Johnny Foreigner have always been a band to write songs about what they know. From growing up in England’s second city of Birmingham (Waited Up Til It Was Light), through adventures as a band on tour (Grace and the Bigger Picture), to the trials and tribulations of life in general (Johnny Foreigner vs Everything); songwriter Alexei Berrow’s lyrical range has widened with every release. Correspondingly, the band’s musical vision has expanded. Debut Waited Up Til It Was Light shoves squealing guitar riffs and boy/girl yelps in your face with glee, but more recent albums have seen Alexei, Kelly and Junior experiment with downbeat melody. They've lost some of the snappiness that made them so much fun to begin with. All this brings us to You Can Do Better, their first album in three years, and an opportunity to show what a band does when they’ve covered “everything” already.
From the first swirling crash of drum, Johnny Foreigner sound like a band reborn. The opening one-two of "Shipping" and "Le Sigh" will leave you breathless in the space of five and a half adrenaline-pounding minutes. The former starts with the aforementioned drums and a killer guitar hook; the second sounds like it burst from the same session as "Eyes Wide Terrified" and "Yr All Just Jealous". This rejuvenated, full-throttled energy could be put down to the new addition of an extra guitarist, Lewis. He allows Alexei to let his fingers loose on his fret-board, like a hyper pac-man, without losing power or dynamism from the tracks. The dual guitar attack is supported by the ever reliable rhythm cavalry of Kelly and Junior, on bass and drums respectively. They keep every beat in check while all hell breaks loose around them.
Johnny Foreigner really have created a sound of their own, and across You Can Do Better you can hear all of the elements that make a Johnny Foreigner record just that. Wailing guitars ("Wifi Beach"), abrupt starts and stops ("Le Schwing") and battling vocals ("In Capitals") are all present, but the band haven’t lost the creativity documented on their previous albums. "Devastator" is slow-building, minimal and full of self-loathing and regret. It climaxes in drama and ticks off to secret track "To The Deaf", which chimes beautifully and concludes with a brassy surprise. "Riff Glitchard" is a downbeat but sparkling track, reminiscent of "American Football" with its simple rhythm and bright guitar-line. It settles your pulse rate after the whirlwind opening. It also showcases Kelly’s vocals, which sit on the fine line between heart-wrenched and heart-wrenching, and contains the album’s lyrical highlight when she laments, “I might as well be an organ in your body, the damage I do, when I do nothing.” It’s in moments like this that you remember it’s been seven years since their debut release. Where they used to exclaim excitedly that “hot girls know the words to our songs”, they now anxiously sing, in unison, “I started drinking alone.” While the band have recovered their urgency, there’s no hiding their world-weariness, especially as they have always worn their heart on their sleeves so earnestly.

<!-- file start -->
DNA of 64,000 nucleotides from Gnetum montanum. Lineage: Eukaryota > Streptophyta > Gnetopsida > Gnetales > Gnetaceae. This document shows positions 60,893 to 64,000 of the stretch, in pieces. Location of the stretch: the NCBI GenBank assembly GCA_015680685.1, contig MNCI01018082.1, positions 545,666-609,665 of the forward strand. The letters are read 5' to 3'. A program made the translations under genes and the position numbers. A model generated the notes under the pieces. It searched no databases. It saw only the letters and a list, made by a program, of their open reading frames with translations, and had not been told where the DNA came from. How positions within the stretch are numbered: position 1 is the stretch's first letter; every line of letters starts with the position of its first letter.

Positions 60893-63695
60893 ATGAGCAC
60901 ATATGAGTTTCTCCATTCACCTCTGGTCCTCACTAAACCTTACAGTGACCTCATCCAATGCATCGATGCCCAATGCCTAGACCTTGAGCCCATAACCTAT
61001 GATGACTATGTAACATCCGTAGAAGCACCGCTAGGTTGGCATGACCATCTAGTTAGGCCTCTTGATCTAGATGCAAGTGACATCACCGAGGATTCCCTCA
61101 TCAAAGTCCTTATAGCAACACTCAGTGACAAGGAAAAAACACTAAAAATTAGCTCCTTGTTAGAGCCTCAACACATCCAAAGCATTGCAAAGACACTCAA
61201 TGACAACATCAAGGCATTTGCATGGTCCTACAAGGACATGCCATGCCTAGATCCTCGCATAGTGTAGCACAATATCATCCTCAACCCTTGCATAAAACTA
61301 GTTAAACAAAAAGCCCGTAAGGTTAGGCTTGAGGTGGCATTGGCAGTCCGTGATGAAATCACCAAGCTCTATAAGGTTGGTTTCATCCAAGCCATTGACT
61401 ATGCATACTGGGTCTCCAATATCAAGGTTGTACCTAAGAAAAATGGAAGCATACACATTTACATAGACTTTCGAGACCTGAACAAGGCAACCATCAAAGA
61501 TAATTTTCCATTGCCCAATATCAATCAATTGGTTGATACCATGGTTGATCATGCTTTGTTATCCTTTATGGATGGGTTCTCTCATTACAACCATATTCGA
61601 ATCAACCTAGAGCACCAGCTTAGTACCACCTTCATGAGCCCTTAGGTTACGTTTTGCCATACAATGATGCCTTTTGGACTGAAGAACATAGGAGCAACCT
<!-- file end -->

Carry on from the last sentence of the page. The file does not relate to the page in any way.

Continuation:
You Can Do Better is an odd paradox, simultaneously feeling like a new beginning and continuation of the old for Johnny Foreigner. It’s an album that will please current fans of the band and will hopefully bring in new ones with its infectious melodies, scrappy energy and raw honesty. It’s almost over too quickly, but what it tells us across ten tracks is that Johnny Foreigner are back with their punchiest , and best, album to date.